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Synchronize Directories with rsync

Novell Cool Solutions: Trench
By Kirk Coombs

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Posted: 29 Sep 2005

Applies to:

  • SUSE Linux
  • SUSE Linux Enterprise Server
  • Open Enterprise Server
  • Novell Linux Desktop

Disclaimer: rsync is a very robust program with many features. This tip only touches on a small subset of them, and is only intended to be an introduction.

Why Use rsync?

There are many cases when it is useful to keep two directories in sync with each other. Examples include mirroring a FTP server and performing backups. rsync is a great utility for this purpose. Some of the major features include:

  • Transferring only the changed portions of files when syncing, decreasing the amount of data transfered.
  • Compression can be employed to further reduce the transfered data.
  • Supports preserving permissions, owners, groups, links, etc.
  • Can use a remote shell (rsh or ssh) or the rsync daemon (rsyncd).
  • Access can be authenticated or anonymous.

A Simple rsync Example

For those who have used rcp or scp before, rsync will seem very familiar. Suppose you own a server called voyager which has a data directory /data. You would like to set-up a rsync process on another computer, enterprise which creates a backup of voyager's /data directory. The /data directory is quite large and must be synced daily, so only the changes should transmitted. It is also important to preserve links, users, permissions, etc. The access should not be anonymous.

Because voyager is running the SSH daemon (sshd), there is no configuration required. Simply make sure that both voyager and enterprise have the rsync package installed. To sync the data, simply issue these commands on enterprise:

# mkdir /voyager_data/
# rsync -avz user@voyager:/data/ /voyager_data/

The command syntax is simple. rsync takes any options (avz), then the source sever and directory, followed by the destination. By using a ':' after the source server we are telling rsync to use the remote shell protocol. If the rsync daemon is desired, use a '::'.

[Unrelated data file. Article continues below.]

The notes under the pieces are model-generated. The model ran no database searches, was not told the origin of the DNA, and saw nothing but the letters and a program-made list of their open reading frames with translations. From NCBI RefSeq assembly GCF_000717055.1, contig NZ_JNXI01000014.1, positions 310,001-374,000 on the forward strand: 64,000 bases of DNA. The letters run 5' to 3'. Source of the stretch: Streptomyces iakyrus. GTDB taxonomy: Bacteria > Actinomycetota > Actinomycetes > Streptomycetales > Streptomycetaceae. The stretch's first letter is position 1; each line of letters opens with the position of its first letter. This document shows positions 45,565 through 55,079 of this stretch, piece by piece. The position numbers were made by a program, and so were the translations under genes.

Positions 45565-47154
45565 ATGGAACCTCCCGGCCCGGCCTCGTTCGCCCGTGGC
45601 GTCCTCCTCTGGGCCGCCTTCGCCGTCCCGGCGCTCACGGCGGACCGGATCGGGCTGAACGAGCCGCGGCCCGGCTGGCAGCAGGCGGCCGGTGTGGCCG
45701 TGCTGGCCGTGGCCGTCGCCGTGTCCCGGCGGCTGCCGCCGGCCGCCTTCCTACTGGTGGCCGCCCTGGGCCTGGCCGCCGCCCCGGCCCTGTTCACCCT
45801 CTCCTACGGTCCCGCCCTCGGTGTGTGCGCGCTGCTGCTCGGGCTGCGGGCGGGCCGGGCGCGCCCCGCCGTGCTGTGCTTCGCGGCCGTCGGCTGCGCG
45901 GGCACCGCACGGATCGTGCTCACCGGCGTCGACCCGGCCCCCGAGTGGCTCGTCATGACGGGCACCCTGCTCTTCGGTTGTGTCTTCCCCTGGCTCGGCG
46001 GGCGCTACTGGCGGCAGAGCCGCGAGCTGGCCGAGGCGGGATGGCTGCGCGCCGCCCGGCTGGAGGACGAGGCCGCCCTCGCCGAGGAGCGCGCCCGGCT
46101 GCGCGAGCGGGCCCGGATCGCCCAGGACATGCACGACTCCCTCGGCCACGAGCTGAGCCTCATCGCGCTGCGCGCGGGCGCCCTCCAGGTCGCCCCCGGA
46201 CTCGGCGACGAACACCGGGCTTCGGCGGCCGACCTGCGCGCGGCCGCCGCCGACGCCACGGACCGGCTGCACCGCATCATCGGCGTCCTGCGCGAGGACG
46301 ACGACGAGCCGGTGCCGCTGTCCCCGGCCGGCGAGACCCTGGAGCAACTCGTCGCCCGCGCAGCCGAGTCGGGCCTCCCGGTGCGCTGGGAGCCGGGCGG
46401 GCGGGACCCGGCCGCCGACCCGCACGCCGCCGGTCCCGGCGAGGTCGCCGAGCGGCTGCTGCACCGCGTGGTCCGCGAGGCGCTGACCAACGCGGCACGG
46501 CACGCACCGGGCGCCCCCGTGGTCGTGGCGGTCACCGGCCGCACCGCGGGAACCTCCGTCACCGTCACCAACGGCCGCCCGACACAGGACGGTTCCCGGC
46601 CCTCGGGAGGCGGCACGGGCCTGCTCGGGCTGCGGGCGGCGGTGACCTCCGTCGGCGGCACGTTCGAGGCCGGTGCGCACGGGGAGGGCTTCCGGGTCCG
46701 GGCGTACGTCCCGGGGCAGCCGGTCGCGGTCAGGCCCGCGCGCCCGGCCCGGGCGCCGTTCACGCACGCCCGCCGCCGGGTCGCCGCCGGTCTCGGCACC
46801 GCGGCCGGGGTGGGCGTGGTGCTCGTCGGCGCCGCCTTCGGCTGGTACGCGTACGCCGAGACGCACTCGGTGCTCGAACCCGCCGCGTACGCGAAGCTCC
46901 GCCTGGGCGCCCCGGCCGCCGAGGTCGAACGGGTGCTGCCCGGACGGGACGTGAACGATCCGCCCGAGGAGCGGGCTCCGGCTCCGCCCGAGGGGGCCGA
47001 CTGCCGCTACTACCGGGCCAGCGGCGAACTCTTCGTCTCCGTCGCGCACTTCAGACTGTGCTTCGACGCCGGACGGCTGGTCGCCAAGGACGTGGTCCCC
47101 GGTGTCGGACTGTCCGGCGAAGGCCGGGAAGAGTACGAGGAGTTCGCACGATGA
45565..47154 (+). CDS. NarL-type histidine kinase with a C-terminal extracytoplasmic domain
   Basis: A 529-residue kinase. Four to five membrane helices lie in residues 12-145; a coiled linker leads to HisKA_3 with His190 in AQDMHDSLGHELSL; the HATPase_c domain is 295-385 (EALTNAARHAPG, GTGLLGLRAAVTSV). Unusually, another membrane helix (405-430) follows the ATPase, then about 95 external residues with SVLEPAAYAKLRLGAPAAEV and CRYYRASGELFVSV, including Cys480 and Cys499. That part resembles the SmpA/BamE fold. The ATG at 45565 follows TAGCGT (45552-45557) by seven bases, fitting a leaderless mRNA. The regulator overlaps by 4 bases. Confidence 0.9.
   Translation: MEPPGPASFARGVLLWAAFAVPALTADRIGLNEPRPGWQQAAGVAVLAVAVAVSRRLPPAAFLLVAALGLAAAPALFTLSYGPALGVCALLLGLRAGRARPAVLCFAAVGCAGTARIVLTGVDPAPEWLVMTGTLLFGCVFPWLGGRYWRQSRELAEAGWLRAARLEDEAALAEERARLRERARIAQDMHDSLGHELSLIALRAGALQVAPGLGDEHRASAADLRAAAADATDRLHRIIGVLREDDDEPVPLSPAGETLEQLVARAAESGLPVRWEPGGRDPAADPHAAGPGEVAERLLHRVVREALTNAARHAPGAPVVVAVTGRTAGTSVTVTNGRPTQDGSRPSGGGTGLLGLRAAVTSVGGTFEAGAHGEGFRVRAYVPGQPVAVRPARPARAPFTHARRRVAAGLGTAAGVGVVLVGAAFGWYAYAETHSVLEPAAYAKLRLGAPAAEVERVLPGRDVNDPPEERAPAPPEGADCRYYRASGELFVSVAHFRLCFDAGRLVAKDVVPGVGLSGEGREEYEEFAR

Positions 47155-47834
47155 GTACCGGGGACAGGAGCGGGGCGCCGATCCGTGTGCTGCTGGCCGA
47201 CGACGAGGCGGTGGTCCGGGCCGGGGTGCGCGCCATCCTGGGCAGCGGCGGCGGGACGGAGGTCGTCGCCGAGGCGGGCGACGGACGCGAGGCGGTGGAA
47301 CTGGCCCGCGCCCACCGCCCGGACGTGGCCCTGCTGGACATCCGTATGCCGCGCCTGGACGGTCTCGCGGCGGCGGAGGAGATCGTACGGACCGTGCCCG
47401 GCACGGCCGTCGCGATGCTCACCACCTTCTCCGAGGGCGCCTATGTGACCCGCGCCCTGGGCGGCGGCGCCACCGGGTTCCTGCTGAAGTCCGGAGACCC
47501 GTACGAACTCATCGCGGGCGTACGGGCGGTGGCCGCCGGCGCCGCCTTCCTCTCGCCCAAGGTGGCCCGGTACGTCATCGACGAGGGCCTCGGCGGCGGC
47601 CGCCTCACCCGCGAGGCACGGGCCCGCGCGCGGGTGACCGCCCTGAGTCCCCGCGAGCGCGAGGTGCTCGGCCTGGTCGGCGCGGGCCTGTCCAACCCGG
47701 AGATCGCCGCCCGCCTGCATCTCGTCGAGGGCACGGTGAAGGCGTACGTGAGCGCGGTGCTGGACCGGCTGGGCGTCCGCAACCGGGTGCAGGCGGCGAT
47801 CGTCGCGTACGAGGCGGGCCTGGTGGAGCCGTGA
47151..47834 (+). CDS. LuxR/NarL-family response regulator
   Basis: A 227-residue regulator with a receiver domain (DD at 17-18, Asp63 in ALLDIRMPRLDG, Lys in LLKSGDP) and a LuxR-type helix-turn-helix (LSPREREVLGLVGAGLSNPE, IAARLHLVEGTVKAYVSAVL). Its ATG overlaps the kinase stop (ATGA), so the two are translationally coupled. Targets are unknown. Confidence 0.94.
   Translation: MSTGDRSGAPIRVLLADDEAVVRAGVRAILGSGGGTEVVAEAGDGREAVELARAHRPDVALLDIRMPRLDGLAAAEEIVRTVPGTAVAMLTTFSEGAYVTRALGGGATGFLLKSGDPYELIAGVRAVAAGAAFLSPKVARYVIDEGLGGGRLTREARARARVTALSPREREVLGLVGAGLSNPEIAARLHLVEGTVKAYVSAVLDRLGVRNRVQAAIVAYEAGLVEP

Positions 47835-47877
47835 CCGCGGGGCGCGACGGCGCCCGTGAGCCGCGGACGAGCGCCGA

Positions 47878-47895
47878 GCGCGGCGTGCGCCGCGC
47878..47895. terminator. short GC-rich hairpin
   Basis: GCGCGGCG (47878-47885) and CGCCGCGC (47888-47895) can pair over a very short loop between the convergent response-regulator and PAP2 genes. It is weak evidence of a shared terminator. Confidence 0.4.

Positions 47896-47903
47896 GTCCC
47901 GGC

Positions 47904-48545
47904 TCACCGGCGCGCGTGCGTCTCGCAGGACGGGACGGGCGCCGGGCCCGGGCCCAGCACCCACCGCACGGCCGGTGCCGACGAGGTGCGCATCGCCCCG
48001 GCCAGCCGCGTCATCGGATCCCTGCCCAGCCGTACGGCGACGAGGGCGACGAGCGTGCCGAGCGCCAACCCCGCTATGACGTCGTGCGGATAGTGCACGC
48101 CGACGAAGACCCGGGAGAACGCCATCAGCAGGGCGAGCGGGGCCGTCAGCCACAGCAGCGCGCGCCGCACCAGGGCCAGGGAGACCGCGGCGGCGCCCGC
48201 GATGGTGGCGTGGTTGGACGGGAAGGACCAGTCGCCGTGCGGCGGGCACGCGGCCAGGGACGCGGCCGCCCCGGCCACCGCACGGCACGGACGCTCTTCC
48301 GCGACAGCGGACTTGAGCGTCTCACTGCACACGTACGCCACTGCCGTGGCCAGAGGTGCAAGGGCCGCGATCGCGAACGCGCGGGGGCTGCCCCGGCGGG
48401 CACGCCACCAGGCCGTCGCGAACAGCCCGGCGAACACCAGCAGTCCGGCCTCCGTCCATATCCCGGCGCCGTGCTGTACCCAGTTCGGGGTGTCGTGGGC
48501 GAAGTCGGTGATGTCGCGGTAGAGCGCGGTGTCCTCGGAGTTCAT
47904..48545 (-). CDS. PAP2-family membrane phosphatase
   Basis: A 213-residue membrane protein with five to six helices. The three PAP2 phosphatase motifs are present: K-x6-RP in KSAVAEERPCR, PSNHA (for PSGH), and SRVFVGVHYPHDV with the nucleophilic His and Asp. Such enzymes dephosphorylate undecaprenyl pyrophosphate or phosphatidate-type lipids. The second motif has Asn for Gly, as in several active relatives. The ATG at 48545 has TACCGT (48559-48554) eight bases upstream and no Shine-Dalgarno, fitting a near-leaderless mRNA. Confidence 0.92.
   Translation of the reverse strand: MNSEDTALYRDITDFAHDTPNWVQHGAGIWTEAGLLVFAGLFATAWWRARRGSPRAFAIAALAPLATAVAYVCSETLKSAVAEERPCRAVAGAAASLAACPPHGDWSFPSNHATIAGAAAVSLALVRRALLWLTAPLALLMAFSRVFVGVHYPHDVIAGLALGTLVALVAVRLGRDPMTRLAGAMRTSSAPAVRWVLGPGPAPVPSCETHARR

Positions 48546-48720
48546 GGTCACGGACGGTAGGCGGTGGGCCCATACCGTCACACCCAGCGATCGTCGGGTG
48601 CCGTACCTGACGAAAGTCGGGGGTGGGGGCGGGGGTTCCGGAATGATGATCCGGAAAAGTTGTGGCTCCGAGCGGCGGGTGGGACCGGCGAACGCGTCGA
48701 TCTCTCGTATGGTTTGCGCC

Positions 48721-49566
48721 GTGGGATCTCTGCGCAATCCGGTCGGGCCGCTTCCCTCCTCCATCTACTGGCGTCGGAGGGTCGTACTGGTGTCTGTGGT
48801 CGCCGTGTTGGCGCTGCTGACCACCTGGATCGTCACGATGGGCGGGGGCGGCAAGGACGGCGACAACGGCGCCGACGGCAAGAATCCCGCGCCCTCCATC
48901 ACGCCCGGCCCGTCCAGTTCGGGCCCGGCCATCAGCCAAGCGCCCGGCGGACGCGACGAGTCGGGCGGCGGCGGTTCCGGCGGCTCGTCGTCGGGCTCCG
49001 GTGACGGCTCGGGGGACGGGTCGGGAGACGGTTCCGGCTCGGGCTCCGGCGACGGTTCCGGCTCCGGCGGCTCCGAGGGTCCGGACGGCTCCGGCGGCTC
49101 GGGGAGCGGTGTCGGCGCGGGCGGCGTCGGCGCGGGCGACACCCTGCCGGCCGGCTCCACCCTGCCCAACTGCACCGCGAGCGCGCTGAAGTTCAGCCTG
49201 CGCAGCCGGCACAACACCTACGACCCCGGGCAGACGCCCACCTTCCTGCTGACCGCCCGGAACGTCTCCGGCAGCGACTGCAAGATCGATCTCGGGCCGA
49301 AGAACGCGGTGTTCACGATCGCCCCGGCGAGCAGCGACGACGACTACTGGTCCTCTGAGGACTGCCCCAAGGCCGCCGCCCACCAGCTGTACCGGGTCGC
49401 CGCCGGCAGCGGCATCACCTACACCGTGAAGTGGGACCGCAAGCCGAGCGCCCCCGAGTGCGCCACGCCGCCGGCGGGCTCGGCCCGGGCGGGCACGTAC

The options used were:

-a   Archive mode. Preserve timestamps, users, permissions, etc.

-v    Verbose mode.

-z    Enable compression.

Some rsync Daemon Examples

Now suppose that the data on voyager should be accessed anonymously. This case works well for FTP servers, making it easier for others to mirror the server. 

The first step is to configure and start the rsync daemon (rsyncd). Settings for the daemon are stored in /etc/rsyncd.conf. The default configuration file contains some good defaults. For more information on the options available in the configuration file, see the rsyncd.conf(5) man page. To configure anonymous access, edit rsyncd.conf to have the following:

gid = users
read only = true
use chroot = true
transfer logging = true
log format = %h %o %f %l %b
log file = /var/log/rsyncd.log

        path = /data
        comment = An Example of Anonymous Access

Then install the daemon into the default run level and start it.

# insserv rsyncd
# rcrsyncd start

Now, on enterprise the data can be synced with:

> rsync -avz voyager::Data voyager_data/

If the connection needs to be authenticated, the changes are minor. Users need to be added to /etc/rsyncd.secrets in the following format:


For example:


Then, modify rsyncd.conf to have the following:

gid = users
read only = true
use chroot = true
transfer logging = true
log format = %h %o %f %l %b
log file = /var/log/rsyncd.log
        path = /data
        comment = An Example of Authenticated Access
        auth users = kirk joe
        secrets file = /etc/rsyncd.secrets

Now, sync the data with:

rsync -avz kirk@ voyager_data/

The password is prompted for, and the data is synced. Prompting for the password can be avoided by placing it in the RSYNC_PASSWORD environment variable, or by using the--password-file option.

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